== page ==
India recently celebrated it’s 74th Independence Day, and we are only one year short of India at 75. But, the way various kinds of discrimination that still persist in our society doesn’t bode well for the ‘Mother India’ that our freedom fighters had dreamt of. Many of them sacrificed their lives without thinking at once about themselves and their dear ones. They went through severe repression at the hands of the colonial regime.
Several of them, like Bhagat Singh, B.R. Ambedkar, Mahatma Gandhi, dreamt for India to be an egalitarian society, free from any type of discrimination. But, caste-based discrimination is the most dangerous social evil which divides society even today. Dr Ambedkar, as the chairman of the drafting committee, took several measures which intended to discard very foundation of caste-based discrimination because, from the very outset of his life, he had experienced severe caste-based discrimination. We know how his class teacher used to discriminate against him by making him sit out of the classroom or very far from other students.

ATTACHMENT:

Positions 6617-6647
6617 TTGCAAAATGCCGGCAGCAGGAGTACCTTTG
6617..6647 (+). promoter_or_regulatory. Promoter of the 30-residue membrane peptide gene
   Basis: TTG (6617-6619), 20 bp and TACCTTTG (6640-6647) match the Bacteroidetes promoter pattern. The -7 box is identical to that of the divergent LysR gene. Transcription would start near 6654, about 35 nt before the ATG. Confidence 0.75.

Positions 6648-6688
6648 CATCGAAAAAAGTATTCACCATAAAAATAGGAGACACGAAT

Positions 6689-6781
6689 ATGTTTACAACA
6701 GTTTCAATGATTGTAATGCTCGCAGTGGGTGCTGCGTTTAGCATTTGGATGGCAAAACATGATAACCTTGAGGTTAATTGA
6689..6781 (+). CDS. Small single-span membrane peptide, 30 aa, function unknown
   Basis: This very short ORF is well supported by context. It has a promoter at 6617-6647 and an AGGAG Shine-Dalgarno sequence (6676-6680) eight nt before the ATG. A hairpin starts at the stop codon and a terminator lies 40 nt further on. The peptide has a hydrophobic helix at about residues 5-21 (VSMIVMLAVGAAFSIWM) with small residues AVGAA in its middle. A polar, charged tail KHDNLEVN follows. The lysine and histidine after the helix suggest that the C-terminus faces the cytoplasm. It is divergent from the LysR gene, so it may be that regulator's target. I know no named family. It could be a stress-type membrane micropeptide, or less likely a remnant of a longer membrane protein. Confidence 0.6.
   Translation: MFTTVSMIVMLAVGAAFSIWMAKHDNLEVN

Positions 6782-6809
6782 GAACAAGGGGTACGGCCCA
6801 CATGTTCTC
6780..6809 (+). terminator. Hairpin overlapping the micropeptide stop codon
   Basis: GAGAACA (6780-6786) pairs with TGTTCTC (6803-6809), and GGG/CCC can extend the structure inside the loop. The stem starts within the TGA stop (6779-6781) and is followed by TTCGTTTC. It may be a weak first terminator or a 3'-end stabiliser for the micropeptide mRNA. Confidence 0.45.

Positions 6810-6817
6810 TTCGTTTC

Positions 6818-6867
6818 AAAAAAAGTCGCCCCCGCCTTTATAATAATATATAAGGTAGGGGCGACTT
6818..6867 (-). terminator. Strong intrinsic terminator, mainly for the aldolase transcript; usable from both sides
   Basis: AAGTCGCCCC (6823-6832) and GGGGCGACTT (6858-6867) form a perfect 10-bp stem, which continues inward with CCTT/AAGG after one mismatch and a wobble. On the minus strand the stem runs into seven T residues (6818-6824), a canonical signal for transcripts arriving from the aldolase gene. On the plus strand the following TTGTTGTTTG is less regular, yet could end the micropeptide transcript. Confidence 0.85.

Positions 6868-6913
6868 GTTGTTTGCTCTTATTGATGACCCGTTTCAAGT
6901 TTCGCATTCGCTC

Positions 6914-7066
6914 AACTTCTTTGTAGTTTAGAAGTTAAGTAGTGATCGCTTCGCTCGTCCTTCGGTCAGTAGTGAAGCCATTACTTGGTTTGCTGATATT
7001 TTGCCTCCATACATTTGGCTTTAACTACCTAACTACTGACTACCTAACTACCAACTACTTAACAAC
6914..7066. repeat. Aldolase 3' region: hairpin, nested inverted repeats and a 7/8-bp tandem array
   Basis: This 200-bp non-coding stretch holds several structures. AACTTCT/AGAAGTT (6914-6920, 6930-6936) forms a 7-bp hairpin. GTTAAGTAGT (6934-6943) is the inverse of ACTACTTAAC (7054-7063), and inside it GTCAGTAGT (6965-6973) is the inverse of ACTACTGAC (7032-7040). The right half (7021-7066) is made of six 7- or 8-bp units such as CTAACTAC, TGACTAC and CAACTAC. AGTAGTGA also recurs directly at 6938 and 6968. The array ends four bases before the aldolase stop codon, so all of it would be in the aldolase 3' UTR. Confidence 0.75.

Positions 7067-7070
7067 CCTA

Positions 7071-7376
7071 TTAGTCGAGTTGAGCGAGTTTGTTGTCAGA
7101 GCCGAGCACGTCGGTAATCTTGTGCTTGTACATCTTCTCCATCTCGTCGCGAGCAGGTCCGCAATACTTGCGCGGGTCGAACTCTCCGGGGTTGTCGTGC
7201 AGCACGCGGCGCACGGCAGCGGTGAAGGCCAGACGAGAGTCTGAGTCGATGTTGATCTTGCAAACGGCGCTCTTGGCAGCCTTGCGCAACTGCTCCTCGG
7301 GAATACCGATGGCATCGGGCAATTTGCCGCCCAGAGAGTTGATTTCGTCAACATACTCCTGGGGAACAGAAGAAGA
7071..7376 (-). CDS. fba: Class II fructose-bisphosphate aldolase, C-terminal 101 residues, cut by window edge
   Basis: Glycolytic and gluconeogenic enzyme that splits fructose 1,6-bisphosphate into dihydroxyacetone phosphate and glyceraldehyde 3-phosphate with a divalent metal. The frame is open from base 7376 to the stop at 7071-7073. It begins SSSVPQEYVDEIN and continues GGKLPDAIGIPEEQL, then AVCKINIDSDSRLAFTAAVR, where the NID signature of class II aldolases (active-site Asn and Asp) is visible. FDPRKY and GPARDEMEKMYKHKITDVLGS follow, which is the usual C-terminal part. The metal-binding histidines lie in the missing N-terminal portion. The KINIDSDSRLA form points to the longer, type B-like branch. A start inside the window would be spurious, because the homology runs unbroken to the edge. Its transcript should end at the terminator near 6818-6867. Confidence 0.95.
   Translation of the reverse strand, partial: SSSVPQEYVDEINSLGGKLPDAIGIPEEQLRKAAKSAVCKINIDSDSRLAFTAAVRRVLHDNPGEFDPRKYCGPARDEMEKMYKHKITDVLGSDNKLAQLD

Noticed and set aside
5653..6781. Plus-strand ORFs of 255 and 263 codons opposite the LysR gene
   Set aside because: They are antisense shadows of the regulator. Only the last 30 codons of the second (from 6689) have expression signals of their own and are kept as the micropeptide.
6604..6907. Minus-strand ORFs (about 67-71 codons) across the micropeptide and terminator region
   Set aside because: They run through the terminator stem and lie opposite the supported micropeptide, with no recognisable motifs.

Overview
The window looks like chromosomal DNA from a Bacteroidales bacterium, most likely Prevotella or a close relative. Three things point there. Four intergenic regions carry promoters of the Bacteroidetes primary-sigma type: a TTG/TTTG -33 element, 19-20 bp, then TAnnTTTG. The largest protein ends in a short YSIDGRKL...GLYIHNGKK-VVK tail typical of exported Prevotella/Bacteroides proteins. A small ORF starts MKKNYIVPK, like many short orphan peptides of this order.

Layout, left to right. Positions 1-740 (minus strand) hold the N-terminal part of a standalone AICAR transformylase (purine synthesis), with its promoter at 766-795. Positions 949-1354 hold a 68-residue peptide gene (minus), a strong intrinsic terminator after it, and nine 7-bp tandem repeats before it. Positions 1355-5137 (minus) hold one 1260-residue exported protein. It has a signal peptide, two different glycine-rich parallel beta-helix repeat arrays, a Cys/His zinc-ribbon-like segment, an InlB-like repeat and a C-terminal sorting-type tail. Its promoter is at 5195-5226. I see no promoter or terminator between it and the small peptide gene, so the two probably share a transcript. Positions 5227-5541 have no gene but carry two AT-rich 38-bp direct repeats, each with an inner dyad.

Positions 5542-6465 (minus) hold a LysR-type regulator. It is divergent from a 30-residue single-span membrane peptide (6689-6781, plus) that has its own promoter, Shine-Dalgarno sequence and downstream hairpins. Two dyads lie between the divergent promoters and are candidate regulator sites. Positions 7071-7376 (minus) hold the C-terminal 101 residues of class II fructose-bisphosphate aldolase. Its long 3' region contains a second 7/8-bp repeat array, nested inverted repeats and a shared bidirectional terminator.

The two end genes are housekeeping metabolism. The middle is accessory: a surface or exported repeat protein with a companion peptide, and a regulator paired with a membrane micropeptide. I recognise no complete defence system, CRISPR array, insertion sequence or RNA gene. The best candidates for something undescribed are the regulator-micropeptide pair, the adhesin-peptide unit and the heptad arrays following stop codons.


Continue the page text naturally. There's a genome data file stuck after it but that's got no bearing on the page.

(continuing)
Today, the Constitution has several dedicated articles which criminalise and nullify caste-based discrimination, namely Articles 14, 17, and 21, i.e right to equality, the abolition of untouchability, and right to live with human dignity. But, despite these and several other measures, historically marginalised castes, be it Dalit or other backward castes, continue to face severe caste-based discrimination in every field of their lives.
Examples of caste-based discrimination are many, but most common are exclusion from social functions, inability to make use of community benefits, classroom discrimination by teachers and peers to name a few. So, as we head towards India at 75, we as a society have to take several practical steps that would produce results on the ground. These steps include community participation, making our children aware because only Constitutional provisions and statutes are not enough to eradicate these deep-rooted ills.